Commitment and Quality

Commenting on the deal, Jack Bloomfield, Marketing Manager for iRed, said: “All of our best clients come from long term partnerships. We always look to build sustained, long-term partnerships with the firms who have the same commitment to quality and professionalism that we do – and Iprosurv ticked all the boxes.

“The drone industry is still young but by sharing best practice, technology and expertise, we are working together to create the professional sector that we all want, and our clients deserve.”

The iRed is Iprosurv’s latest strategic partnership following the deals with agricultural specialist Sentera and UTM provider Altitude Angel

Posted in Drone Tech, Information, Iprosurv News

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Wherever the economy goes, drones will lead the way

Such is the flexibility of commercial drones, they are being adopted in more sectors and in more ways than ever before. So much so that it can be hard to keep track of all the applications, so we asked our friends at Coptrz, experts in commercial drone technology, to give us their view on the most important and exciting applications of drone today.

The drone market is set to grow steadily in the consumer, commercial and public safety sectors over the next few years. In many business practices, drones can substitute traditional methods of operation. For example, the inspection industry is benefiting greatly from the use of drone technology.

Thanks to their ever-improving accuracy, greater efficiency, cost savings and enhanced safety features, drones are changing the way that companies around the world perform inspections. In fact, the drone inspection market continues to grow as technology enables more and more applications.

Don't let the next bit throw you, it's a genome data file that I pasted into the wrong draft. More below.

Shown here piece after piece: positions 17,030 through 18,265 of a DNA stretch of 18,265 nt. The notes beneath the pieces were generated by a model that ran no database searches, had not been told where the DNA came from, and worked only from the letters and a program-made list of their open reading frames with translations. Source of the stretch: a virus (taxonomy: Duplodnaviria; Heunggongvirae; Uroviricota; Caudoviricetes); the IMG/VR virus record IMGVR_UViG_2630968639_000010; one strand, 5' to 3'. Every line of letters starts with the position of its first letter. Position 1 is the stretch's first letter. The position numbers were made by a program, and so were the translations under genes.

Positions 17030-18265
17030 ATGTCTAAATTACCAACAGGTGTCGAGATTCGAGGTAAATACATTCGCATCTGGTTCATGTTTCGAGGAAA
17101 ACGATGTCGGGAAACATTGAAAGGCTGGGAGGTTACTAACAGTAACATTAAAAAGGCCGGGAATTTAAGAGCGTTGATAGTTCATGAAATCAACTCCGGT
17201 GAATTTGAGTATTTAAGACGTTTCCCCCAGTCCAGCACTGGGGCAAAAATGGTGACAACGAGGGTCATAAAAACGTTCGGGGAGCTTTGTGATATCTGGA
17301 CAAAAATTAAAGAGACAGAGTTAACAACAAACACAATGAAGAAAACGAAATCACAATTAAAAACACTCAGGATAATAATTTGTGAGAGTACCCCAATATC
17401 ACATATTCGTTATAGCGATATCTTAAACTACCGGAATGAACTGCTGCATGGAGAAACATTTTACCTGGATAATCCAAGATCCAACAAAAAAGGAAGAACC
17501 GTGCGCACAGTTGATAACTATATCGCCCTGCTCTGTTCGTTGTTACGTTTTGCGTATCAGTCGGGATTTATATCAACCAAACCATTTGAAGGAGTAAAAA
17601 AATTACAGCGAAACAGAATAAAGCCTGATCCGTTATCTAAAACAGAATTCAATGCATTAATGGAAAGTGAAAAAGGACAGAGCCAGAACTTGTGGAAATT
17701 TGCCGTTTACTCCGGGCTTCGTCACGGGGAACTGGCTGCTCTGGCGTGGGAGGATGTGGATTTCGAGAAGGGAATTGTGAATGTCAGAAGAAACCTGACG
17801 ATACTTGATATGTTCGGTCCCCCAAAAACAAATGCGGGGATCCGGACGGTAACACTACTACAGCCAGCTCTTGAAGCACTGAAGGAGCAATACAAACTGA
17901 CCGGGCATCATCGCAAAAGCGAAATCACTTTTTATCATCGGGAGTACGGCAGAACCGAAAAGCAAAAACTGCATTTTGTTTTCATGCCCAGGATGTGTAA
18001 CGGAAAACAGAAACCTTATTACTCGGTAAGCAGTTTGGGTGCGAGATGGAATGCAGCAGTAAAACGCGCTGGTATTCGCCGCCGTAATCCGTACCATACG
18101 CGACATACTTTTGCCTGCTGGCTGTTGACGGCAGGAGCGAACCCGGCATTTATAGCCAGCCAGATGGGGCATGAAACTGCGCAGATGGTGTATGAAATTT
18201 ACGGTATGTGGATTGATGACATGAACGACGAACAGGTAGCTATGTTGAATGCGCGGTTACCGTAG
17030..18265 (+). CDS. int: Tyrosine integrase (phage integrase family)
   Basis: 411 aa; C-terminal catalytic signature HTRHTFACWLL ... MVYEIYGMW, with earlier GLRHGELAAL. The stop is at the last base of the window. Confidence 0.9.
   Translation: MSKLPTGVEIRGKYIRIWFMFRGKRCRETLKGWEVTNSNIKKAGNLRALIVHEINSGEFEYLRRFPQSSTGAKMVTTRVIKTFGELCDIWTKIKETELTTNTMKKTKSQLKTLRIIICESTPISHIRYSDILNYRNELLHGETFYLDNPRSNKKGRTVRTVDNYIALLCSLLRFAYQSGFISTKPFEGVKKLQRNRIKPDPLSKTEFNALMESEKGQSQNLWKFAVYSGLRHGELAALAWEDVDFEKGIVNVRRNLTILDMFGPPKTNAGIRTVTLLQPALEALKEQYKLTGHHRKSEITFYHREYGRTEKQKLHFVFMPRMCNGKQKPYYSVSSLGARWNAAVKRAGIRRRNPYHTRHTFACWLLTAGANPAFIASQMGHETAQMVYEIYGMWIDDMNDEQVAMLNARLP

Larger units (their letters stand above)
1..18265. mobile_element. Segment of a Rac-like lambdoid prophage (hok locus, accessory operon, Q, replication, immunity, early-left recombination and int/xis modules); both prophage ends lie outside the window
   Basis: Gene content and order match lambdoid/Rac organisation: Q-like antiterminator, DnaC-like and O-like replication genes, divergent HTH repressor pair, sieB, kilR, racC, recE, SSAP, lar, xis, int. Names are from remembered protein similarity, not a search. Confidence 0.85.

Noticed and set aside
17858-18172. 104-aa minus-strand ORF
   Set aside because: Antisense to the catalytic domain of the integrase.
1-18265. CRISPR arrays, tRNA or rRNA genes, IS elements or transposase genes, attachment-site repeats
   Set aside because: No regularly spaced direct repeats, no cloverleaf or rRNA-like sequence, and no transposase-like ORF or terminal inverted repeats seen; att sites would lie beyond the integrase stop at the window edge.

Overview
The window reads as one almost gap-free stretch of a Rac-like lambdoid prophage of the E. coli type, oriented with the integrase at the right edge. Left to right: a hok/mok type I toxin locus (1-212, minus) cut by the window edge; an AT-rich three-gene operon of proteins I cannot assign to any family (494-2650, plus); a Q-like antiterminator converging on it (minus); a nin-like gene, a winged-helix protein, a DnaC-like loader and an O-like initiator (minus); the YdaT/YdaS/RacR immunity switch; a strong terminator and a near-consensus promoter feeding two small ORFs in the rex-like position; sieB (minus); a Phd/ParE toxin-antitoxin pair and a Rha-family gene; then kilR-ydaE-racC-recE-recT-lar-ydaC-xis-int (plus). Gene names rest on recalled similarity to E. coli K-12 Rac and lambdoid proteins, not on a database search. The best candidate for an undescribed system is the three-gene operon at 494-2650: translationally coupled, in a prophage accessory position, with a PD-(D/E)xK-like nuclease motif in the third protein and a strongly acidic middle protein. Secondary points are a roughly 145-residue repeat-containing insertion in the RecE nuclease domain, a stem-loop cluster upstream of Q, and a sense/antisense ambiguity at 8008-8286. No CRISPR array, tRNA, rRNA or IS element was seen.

George Burne, Business Development Manager for the Inspection Industry at Coptrz, commented: “The UK inspection industry, like all industries is a constantly evolving market which has welcomed the use of new technology such as UAVs with open arms. What is great about the use of drone technology is it allows business owners to deliver high quality data while near eliminating risk to any of their crew members. Be this internal or external, choosing to put a robot at height or into a confined space is always the best decision.”

George Burne Business Development Manager Coptrz

Inspections, Surveying, Health and Safety, Reducing Risk

Drones are transforming industrial inspections in critical infrastructure. Using drones for inspection allows for efficient inspections at speed where you can acquire high-quality data from dangerous environments. The benefits to organisations of using drones for inspection included reduced risk to workers, cost savings and reduced downtime. Utilising a drone to undertake a visual inspection uses the drone’s camera quite simply to act as the inspector’s eyes.

Along with the inspection industry, the surveying sector has seen a vast improvement on the accuracy of data collected when using drones. The drone survey market continues to grow as technology enables applications such as 3D modelling, site progress and site inspections. The use of drones can significantly reduce the costs of both equipment and labour in medium to large surveys. In most cases, a single drone survey will only require one qualified pilot. Time on site for data capture can be increased up to 80%. The data captured can be used for multiple applications.

Drones can provide the same data output as traditional surveys, but in a fraction of the time. A job that would once take multiple days can now be done in a matter of hours, without compromising on data output. After a quick data process before leaving the site, a surveyor can perform the necessary processing with the knowledge that no data has been missed.

Drones are also revolutionising the police and public safety sectors. Unmanned aircrafts have become a force multiplier for law enforcement teams, providing unprecedented views of a scene or incident – helping to fight crime, plan an effective response and keep officers safe. Police are deploying drones and sophisticated payloads, including zoom and thermal cameras, for a range of thermal missions such as search and rescue, crowd control, evidence-gathering and accident reconstruction.

Agriculture